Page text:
Sunday, September 17, 2017

A Soteriological Narrative

Please take this post with a heaping grain of salt (cum grano salis).

In order for anyone to "accept Jesus as [his or her] Savior", God must first act. According to the GNT, God has first loved so that we might in turn love Him (1 John 4:19). His supreme philanthropic (FILANQRWPIA) act was the sending of His Son to die PRO NOBIS, so that we might have everlasting life KAI PERISSON EXWSIN. Of course, this is a basic teaching of Christianity, but the salvation process goes much deeper than this basic act. Since Christ died for the KOSMOS of humankind, Almighty God has initiated a proclamation of the everlasting Gospel throughout the entire earth (Matt. 24:14; 28:19, 20; Acts 10:34-36; Eph. 2:14-18; Rev. 14:6, 7). Therefore, when a person is approached with the "good news" of Christ and his kingdom, God is acting in that person's life. If the individual approached is in a state of unbelief, he or she is spiritually blind (2 Cor. 4:3, 4). How can the prevailing KALUMNA be removed from the heart of the unbelieving soul? 2 Cor. 3:16 says that when one turns to the Lord, PERIAIREITAI TO KALUMNA. Notice please, the sequence of this process:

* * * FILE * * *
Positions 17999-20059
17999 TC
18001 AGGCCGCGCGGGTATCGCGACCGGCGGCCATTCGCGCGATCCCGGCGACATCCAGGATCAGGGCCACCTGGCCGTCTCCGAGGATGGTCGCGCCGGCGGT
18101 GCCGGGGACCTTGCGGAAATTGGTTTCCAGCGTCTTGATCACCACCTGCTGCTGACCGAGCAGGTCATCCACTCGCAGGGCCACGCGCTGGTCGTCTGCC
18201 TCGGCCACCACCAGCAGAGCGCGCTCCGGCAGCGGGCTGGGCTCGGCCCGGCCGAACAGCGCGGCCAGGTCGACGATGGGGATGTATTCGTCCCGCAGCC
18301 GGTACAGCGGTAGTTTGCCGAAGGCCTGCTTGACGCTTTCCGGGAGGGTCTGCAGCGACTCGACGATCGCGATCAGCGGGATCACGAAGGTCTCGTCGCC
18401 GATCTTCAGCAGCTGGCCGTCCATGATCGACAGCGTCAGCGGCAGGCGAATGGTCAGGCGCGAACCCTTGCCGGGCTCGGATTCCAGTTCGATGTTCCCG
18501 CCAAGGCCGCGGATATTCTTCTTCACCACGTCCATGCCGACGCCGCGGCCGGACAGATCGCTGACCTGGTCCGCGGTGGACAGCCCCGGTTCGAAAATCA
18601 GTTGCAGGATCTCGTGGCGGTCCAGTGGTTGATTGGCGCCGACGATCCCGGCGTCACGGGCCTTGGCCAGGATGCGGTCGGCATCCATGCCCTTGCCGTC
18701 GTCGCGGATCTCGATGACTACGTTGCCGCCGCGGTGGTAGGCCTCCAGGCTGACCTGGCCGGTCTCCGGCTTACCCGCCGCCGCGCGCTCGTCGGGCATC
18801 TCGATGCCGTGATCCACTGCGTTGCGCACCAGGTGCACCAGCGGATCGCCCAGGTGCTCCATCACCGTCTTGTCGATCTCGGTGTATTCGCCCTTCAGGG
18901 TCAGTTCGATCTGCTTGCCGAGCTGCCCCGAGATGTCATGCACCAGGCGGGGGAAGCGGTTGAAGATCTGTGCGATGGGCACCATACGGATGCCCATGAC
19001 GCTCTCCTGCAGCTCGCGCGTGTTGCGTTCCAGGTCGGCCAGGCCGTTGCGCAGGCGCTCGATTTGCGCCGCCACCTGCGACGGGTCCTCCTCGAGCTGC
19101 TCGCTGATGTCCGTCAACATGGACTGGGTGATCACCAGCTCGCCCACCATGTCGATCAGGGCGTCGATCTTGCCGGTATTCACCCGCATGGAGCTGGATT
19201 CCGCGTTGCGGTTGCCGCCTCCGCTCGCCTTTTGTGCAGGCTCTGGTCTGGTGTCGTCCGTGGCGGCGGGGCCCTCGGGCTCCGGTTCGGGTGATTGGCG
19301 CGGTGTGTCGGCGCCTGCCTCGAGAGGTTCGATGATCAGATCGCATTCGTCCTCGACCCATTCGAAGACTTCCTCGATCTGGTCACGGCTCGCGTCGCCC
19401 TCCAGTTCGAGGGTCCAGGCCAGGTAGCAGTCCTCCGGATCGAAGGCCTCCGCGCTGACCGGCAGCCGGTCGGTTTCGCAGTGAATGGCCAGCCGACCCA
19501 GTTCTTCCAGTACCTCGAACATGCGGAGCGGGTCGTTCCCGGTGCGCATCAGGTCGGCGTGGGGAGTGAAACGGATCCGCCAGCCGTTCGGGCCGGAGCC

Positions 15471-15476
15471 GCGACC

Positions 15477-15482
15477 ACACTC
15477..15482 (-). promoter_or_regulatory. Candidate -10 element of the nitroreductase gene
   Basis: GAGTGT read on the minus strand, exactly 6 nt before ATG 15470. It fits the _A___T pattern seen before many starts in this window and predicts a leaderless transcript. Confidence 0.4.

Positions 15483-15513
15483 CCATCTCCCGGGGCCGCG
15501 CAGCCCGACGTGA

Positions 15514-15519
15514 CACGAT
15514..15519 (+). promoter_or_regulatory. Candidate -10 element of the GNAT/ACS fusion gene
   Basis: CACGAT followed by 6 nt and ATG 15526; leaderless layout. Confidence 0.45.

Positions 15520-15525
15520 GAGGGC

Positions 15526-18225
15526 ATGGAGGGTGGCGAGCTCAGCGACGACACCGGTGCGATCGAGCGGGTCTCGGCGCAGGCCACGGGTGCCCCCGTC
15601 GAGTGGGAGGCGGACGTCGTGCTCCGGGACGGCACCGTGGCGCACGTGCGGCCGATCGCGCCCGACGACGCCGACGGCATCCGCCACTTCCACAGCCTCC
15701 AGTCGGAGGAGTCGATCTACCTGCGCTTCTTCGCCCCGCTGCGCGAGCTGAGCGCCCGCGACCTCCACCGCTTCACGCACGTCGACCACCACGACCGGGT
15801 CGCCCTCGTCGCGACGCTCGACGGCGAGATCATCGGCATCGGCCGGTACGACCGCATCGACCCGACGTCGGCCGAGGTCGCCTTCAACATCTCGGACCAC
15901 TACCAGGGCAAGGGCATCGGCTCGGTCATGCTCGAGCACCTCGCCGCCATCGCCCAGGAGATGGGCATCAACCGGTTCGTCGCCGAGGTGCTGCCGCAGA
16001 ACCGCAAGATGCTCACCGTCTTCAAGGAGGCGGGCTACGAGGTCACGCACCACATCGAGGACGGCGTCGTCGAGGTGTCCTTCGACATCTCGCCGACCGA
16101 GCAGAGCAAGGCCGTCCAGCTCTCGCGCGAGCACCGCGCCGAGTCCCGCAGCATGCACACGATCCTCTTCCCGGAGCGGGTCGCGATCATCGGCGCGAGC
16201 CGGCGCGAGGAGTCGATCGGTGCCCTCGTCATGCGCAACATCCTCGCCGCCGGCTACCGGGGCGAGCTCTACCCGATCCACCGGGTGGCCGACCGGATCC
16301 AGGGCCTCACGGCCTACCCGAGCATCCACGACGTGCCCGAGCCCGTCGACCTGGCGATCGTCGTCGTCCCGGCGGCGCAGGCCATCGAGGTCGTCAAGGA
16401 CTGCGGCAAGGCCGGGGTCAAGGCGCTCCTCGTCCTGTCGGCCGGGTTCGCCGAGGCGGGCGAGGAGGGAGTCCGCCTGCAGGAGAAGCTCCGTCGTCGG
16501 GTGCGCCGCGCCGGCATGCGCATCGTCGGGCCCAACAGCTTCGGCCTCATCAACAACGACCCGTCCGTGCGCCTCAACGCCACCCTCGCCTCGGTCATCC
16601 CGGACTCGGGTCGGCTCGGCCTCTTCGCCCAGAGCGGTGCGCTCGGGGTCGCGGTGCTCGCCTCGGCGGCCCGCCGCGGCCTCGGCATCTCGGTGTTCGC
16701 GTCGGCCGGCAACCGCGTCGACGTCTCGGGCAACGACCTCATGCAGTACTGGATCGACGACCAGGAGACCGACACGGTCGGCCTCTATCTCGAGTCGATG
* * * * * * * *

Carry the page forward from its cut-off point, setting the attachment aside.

God acts (He sends His Son).

God acts again (He has the good news proclaimed).

An unbeliever acts (He or she responds to the good news).

God acts again (He removes the veil from the unbelieving heart).

The believer subsequently acts (He or she repents, turns around, dedicating himself or herself to God and demonstrating this dedication by water baptism--See footnote*).

As one can see, what I am proposing is a spiritual action-reaction
type of relationship between God and man. God acts, then we act with
an equal and opposite reaction per se. This schema seems to be in
harmony with Acts 26:20 where Paul speaks of works befitting
repentance in connection with the preaching of the Christian KERYGMA.
In short, belief is a work, but it is a work in response to God's
work. This means that a human can neither earn nor merit salvation.
Nevertheless, he or she must show appreciation for the undeserved gift
God has given. How can this be done? Via faith backed by works. As
Vine's Expository Dictionary says, 'justification is primarily and
gratuitously by faith, evidentially and subsequently by works' (See
James 2:15ff).

* I am aware of the fact that the steps outlined will differ from one
religious tradition to the other. When I outline the above steps, I
speak from my own particular religious and Christian viewpoint. I know
about the many debates on baptism and repentance and would be glad to
discuss them with anyone on the list. Until then, vale.

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